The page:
At the encouragement of many, I directed the enlistment of a firm specializing in guiding dioceses undergoing a planning process. The decline of parish vibrancy in many parishes (sensed in many ways and seen in the Current Reality data report) and the decrease in numbers of priests available to lead parishes was at the forefront of why I enlisted the firm’s help. However, it has become clear that a planning process can also facilitate renewal in our parishes, leading to structures that better support our clergy and staff to promote their personal health, happiness and holiness.

Therefore, as bishop, I write to ask for your participation in this planning process. Please, therefore, take time to review the current reality information provided on our diocesan website.  There you will find demographic, sacramental, financial and other data that help paint a picture of who we are as Church today. Our current reality is meant to explain “why” we need to make intentional changes, to plan a new structure.

In October, I will be asking for your insights on a proposed new structural model for parishes so that further refinements and improvements to the design can be made before it is finalized. The model, a reflection of the “what” has been designed, is based on data, specific parameters, and the input of our clergy and lay members of our Diocesan Pastoral Council. It will benefit from your input, and the model will not be finalized until after your feedback has been provided.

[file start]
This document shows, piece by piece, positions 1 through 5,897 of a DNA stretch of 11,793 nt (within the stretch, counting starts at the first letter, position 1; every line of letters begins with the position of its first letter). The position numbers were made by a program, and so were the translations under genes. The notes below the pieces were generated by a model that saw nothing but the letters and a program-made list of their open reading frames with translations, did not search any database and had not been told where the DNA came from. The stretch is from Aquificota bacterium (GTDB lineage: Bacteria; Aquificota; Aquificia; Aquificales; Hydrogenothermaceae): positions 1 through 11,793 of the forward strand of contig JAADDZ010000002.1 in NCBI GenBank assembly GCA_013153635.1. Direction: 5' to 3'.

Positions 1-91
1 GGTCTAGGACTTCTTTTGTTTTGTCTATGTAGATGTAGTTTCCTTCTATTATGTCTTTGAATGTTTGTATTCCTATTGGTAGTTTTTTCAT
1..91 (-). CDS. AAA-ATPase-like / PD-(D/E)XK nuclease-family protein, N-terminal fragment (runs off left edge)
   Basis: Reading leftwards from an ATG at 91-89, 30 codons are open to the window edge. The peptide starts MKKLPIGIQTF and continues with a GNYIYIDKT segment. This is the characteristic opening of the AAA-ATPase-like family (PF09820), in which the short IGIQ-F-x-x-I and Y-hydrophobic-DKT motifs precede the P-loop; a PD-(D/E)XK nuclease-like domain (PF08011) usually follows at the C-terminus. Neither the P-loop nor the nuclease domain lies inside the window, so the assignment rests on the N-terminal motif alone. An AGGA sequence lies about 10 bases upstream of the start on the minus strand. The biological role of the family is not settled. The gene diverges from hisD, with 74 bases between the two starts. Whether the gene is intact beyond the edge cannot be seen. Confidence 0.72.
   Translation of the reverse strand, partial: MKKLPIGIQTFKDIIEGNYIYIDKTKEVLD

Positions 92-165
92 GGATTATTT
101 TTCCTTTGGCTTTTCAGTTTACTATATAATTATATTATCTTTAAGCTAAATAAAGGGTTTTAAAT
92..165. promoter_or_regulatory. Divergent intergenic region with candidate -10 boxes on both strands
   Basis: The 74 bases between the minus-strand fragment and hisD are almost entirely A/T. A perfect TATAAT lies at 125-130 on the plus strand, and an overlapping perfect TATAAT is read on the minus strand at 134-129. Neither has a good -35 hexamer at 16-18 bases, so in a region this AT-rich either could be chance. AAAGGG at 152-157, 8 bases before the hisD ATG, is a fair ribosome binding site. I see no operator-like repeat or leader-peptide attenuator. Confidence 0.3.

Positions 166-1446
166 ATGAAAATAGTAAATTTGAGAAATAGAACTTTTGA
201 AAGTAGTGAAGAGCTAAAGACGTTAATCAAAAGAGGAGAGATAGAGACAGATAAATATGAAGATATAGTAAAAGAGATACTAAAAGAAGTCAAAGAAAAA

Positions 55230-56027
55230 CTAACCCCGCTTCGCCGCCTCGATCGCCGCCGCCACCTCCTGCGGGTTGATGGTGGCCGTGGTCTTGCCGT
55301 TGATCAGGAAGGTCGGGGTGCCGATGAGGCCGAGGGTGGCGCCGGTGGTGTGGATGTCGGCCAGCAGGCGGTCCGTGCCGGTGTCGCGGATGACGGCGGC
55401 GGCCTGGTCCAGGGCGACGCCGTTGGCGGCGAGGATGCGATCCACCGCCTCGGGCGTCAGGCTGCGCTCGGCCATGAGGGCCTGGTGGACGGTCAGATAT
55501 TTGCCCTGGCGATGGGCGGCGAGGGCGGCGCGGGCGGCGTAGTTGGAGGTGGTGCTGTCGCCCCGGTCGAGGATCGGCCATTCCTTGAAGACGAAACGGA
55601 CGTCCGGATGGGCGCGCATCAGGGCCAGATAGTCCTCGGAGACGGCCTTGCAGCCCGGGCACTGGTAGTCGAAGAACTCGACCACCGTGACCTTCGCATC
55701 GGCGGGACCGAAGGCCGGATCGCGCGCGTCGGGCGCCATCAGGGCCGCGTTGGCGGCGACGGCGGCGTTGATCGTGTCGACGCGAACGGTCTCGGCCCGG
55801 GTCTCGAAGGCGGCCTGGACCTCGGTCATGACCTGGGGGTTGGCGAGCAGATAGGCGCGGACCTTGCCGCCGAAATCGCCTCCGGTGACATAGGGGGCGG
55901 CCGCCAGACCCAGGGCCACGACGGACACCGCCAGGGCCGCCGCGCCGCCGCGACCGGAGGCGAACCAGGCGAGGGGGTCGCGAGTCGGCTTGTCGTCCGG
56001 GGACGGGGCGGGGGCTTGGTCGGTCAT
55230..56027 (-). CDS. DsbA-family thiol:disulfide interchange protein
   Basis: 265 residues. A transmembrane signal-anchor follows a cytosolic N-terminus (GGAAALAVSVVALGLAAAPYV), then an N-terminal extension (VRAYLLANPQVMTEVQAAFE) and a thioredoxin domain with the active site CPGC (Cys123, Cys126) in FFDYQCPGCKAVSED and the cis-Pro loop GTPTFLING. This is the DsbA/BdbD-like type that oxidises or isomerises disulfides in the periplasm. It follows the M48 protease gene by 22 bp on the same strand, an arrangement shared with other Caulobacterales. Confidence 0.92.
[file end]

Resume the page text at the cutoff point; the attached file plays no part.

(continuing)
After the completion of a structural plan for the pastorates of our diocese later this year, a pastoral planning process will begin in the summer of 2023. Pastoral planning will involve all parishes as they exist today and, relying on local parishioner input, will create a plan for when, where and how often Masses and other ministries will occur within the new pastorates. More information will be provided on how pastoral planning will be carried out beginning in July 2023 when the structural plan is finalized and announced later this year.

Conclusion

With the help of the Holy Spirit and your active cooperation, God can renew the Church, make it one that has been Set Ablaze by God’s love, and goes out into the world to unleash the fire of the Holy Spirit by sharing the goodness of God with others. Reflecting on the great wisdom offered to us by St. Thomas Aquinas, it is my hope that we as a diocese might journey through this planning process in a way that teaches us how our passion (desires) should be governed by reason (what is prudent), enlightened by faith (what God has revealed through Scripture and tradition), and motivated by love (with charity).

As we plan for our future, I ask for your prayers. So that we might be unified in our prayer, I have written a prayer and asked pastors to pray it frequently in our parishes at appropriate times as local customs allow.

I look forward to receiving your insights through our diocesan website so our structural and pastoral planning process may enjoy the benefit of broad consultation and your insights. Thank you most especially for joining me in praying for our diocese and this planning process. May God bless us abundantly as we journey together on a path of renewal in the diocese.